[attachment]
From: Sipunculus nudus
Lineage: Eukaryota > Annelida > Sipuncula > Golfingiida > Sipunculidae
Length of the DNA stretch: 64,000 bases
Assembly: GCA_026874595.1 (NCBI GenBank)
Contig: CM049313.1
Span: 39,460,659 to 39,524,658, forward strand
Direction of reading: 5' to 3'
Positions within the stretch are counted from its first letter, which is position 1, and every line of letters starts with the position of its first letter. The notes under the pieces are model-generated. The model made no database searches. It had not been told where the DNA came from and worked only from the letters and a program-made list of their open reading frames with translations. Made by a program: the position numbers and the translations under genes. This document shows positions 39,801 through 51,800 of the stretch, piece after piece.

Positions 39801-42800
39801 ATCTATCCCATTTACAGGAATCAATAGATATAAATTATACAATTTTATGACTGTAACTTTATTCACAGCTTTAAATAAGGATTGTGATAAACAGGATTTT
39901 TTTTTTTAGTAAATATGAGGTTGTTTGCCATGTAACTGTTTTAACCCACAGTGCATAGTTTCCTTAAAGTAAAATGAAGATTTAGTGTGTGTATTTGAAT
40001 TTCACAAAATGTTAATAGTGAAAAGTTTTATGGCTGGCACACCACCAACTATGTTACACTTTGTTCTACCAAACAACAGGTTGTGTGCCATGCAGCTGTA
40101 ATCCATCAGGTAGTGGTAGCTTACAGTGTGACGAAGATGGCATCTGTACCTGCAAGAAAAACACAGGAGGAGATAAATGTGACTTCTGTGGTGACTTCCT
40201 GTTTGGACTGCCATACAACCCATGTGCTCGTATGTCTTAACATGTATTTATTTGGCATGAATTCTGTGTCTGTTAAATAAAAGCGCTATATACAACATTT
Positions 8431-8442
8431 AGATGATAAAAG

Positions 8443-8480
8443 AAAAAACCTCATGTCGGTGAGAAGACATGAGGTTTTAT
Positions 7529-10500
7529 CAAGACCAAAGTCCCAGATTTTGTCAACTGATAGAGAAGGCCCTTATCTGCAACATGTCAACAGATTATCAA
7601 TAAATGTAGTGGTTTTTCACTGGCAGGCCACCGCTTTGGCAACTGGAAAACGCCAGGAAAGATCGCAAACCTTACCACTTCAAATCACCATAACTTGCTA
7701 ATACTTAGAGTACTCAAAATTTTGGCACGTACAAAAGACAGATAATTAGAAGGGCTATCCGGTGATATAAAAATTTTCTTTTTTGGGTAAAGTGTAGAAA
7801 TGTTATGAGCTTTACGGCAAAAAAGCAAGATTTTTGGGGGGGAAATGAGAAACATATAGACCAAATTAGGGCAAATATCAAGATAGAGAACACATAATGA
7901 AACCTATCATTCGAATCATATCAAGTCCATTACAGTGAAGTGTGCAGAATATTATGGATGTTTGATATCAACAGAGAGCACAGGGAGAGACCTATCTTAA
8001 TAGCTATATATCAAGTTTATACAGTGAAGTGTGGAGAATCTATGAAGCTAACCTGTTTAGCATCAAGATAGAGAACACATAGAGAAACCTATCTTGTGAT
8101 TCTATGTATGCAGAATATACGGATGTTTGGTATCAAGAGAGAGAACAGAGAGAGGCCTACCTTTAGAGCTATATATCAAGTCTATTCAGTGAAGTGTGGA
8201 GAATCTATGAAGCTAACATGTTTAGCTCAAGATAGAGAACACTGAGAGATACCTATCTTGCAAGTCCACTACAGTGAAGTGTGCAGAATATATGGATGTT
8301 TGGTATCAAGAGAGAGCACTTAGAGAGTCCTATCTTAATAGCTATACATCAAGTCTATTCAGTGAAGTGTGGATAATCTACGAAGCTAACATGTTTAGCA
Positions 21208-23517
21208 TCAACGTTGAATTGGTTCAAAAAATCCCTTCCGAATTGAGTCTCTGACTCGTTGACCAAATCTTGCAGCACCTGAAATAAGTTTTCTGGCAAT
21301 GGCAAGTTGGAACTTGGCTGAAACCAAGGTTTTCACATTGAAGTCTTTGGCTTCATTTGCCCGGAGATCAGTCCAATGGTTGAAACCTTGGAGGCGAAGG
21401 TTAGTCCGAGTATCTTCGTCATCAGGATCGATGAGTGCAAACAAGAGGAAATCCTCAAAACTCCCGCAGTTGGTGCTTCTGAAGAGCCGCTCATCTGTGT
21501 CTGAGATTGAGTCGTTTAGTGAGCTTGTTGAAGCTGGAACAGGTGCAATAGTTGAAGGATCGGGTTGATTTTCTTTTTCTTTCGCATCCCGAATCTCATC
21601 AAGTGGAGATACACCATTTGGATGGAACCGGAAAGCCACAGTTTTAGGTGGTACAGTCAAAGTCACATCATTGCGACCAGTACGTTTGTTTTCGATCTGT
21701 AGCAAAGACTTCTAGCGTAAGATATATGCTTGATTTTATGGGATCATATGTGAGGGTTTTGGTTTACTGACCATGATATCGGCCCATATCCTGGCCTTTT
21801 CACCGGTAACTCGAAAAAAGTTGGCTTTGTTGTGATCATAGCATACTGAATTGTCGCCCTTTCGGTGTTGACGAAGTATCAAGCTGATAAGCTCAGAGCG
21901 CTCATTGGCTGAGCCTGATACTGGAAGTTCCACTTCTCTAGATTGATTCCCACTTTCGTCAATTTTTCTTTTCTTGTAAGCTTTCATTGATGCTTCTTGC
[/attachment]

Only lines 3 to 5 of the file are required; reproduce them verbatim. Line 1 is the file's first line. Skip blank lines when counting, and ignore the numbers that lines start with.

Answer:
Length of the DNA stretch: 64,000 bases
Assembly: GCA_026874595.1 (NCBI GenBank)
Contig: CM049313.1